21-Gene Recurrence Score Testing in HER2-positive Patients

Research output: Contribution to journalArticle

Abstract

Introduction: The 21-gene recurrence score (RS) has been extensively studied and validated in patients with estrogen receptor-positive (ER + ), human epidermal growth factor 2 (HER2)-negative breast cancer; however, RS testing is not routinely performed in patients with HER2-positive (HER2 + ) disease. We sought to determine patterns of RS testing, to characterize RS distributions, and to determine the impact of RS results on clinical decision-making for patients with ER + , HER2 + breast cancer. Materials and Methods: Using the Surveillance and Epidemiology End Results program database, we identified women with ER + , HER2 + breast cancer. We stratified patients using TAILORx RS cutoffs and evaluated treatment characteristics across patients. Multivariable logistic regression was performed to determine factors associated with RS testing and receipt of a high-risk RS. Results: Overall, 5% of patients with ER + , HER2 + , early stage breast cancer underwent RS testing. The distribution of RS testing by TAILORx cutoffs were: high-risk, 17%; intermediate-risk, 49%; and low-risk, 34%. Chemotherapy utilization among those not tested was 66%. Among those tested, utilization was significantly associated with RS results: 67% of high-risk, 30% of intermediate-risk, and 19% of low-risk patients received chemotherapy. Progesterone receptor-negative status, larger tumor size, and high tumor grade were significantly associated with high-risk RS. Conclusions: RS testing is used sparingly among patients with HER2 + early-stage breast cancer; however, test results appear to impact clinician's decision-making on chemotherapy use.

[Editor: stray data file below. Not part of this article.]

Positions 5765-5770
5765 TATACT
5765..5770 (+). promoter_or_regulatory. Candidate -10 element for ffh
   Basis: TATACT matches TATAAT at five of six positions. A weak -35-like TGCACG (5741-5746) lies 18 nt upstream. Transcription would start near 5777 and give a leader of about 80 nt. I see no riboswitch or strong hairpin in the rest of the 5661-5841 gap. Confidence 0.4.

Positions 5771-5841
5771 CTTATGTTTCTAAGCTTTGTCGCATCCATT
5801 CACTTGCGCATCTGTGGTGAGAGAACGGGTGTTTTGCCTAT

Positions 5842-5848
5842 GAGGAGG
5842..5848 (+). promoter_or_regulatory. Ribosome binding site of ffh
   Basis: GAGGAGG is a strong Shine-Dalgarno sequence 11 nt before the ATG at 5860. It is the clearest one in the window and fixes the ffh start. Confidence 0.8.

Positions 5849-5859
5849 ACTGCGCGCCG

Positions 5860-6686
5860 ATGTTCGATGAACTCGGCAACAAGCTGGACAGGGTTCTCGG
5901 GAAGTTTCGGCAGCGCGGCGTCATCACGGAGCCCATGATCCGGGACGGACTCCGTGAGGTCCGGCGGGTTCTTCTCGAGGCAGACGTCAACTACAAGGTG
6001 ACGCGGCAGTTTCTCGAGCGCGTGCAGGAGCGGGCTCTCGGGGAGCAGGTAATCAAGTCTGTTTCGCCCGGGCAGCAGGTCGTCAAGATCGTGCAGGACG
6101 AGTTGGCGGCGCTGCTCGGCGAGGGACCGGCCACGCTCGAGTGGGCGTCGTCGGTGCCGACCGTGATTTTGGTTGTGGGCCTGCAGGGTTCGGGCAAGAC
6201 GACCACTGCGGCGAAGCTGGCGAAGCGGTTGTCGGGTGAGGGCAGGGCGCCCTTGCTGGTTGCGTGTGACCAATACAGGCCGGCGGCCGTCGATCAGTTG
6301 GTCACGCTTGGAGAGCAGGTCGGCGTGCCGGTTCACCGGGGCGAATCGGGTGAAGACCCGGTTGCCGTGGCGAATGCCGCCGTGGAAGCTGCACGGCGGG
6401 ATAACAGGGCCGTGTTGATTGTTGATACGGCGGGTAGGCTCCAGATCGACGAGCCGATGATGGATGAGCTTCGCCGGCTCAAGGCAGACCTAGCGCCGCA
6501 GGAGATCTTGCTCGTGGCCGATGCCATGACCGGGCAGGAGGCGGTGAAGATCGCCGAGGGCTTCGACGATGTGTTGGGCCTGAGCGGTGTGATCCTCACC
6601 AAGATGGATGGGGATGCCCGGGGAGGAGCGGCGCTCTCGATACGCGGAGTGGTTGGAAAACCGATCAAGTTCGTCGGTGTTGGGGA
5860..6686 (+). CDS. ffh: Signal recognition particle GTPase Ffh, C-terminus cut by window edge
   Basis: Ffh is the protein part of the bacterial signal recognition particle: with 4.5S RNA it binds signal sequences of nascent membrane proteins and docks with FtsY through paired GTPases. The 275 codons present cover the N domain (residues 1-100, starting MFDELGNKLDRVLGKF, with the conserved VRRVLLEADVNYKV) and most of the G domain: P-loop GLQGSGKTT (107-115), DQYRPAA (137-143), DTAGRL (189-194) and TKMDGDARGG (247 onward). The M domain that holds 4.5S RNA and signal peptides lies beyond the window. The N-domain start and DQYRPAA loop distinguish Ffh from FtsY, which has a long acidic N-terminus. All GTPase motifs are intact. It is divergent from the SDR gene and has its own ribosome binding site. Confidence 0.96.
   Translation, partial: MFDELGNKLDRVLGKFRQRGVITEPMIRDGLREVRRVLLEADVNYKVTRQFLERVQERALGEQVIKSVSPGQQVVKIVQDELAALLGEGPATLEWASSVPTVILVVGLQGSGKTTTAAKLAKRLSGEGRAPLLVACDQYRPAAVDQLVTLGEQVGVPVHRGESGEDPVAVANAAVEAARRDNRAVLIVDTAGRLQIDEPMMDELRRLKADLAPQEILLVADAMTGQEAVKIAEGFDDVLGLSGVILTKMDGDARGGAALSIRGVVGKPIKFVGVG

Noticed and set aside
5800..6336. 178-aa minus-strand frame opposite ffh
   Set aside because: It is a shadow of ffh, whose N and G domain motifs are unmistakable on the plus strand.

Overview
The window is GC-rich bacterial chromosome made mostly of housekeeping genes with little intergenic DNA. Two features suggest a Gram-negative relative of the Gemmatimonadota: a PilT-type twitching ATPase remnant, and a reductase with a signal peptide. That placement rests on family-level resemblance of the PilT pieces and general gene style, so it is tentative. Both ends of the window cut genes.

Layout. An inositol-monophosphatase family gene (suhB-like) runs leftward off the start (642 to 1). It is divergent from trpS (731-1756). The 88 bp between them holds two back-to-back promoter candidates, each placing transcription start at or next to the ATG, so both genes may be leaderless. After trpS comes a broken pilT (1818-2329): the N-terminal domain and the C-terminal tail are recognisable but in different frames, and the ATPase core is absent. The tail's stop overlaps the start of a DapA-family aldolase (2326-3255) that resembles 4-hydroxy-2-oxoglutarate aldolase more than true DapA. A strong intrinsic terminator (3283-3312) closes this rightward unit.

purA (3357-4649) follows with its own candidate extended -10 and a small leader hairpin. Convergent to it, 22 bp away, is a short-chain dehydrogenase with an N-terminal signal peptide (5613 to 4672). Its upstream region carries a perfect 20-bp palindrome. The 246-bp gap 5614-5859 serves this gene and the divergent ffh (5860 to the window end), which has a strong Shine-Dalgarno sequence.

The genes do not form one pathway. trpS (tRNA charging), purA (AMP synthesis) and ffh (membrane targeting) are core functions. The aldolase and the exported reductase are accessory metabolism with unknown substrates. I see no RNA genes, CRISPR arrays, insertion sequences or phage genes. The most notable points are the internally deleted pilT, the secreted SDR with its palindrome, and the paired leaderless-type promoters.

Original languageEnglish (US)
Pages (from-to)126-130
Number of pages5
JournalClinical Breast Cancer
Volume19
Issue number2
DOIs
StatePublished - Apr 2019

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Keywords

  • Breast cancer
  • HER2-positive
  • Recurrence score testing

PubMed: MeSH publication types

  • Journal Article
  • Research Support, Non-U.S. Gov't

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